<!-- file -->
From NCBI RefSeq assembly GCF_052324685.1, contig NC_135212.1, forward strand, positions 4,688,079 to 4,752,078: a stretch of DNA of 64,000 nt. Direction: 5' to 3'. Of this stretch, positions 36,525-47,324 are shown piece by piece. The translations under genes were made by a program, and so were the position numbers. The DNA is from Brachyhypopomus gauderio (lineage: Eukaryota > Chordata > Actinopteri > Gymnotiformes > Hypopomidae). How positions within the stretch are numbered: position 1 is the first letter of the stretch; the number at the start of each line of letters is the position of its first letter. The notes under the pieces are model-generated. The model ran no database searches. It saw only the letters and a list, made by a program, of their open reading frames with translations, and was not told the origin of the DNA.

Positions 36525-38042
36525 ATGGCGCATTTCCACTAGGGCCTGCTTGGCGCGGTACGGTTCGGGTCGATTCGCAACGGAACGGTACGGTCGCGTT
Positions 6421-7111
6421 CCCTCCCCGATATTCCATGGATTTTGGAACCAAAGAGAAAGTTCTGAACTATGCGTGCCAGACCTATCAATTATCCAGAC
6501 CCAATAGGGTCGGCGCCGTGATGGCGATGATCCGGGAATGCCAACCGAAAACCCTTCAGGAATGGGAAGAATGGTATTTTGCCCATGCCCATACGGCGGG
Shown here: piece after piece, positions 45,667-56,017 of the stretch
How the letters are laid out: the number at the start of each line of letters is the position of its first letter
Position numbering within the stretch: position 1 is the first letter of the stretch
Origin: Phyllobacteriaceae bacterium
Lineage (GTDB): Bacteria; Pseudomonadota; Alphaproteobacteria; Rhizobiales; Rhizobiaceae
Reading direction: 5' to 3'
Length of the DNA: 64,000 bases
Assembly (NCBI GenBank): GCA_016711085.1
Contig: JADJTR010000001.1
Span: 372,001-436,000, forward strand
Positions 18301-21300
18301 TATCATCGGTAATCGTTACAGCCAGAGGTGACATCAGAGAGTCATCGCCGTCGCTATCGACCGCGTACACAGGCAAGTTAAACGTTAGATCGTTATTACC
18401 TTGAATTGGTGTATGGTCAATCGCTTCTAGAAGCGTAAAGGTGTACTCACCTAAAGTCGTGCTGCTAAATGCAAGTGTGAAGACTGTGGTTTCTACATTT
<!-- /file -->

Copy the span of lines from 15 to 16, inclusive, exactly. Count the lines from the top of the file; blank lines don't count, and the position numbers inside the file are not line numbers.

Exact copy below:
Contig: JADJTR010000001.1
Span: 372,001-436,000, forward strand